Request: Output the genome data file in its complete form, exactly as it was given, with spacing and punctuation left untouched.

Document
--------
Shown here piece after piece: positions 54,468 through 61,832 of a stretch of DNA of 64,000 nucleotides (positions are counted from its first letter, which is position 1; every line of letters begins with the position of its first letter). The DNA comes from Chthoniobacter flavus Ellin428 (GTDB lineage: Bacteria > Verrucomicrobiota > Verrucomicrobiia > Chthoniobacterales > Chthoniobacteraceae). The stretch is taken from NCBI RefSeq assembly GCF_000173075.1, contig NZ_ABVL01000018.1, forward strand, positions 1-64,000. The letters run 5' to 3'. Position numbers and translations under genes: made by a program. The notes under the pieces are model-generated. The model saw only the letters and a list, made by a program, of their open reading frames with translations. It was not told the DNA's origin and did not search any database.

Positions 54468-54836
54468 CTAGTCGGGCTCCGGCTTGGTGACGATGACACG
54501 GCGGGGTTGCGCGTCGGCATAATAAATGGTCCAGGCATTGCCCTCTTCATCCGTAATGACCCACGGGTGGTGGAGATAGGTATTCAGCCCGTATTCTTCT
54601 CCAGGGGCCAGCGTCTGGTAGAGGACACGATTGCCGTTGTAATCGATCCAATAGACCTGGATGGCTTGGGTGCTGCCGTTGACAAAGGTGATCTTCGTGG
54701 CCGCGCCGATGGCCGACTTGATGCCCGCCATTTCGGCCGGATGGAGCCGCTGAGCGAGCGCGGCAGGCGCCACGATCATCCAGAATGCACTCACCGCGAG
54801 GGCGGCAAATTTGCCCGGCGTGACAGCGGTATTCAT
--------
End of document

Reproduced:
Shown here piece after piece: positions 54,468 through 61,832 of a stretch of DNA of 64,000 nucleotides (positions are counted from its first letter, which is position 1; every line of letters begins with the position of its first letter). The DNA comes from Chthoniobacter flavus Ellin428 (GTDB lineage: Bacteria > Verrucomicrobiota > Verrucomicrobiia > Chthoniobacterales > Chthoniobacteraceae). The stretch is taken from NCBI RefSeq assembly GCF_000173075.1, contig NZ_ABVL01000018.1, forward strand, positions 1-64,000. The letters run 5' to 3'. Position numbers and translations under genes: made by a program. The notes under the pieces are model-generated. The model saw only the letters and a list, made by a program, of their open reading frames with translations. It was not told the DNA's origin and did not search any database.

Positions 54468-54836
54468 CTAGTCGGGCTCCGGCTTGGTGACGATGACACG
54501 GCGGGGTTGCGCGTCGGCATAATAAATGGTCCAGGCATTGCCCTCTTCATCCGTAATGACCCACGGGTGGTGGAGATAGGTATTCAGCCCGTATTCTTCT
54601 CCAGGGGCCAGCGTCTGGTAGAGGACACGATTGCCGTTGTAATCGATCCAATAGACCTGGATGGCTTGGGTGCTGCCGTTGACAAAGGTGATCTTCGTGG
54701 CCGCGCCGATGGCCGACTTGATGCCCGCCATTTCGGCCGGATGGAGCCGCTGAGCGAGCGCGGCAGGCGCCACGATCATCCAGAATGCACTCACCGCGAG
54801 GGCGGCAAATTTGCCCGGCGTGACAGCGGTATTCAT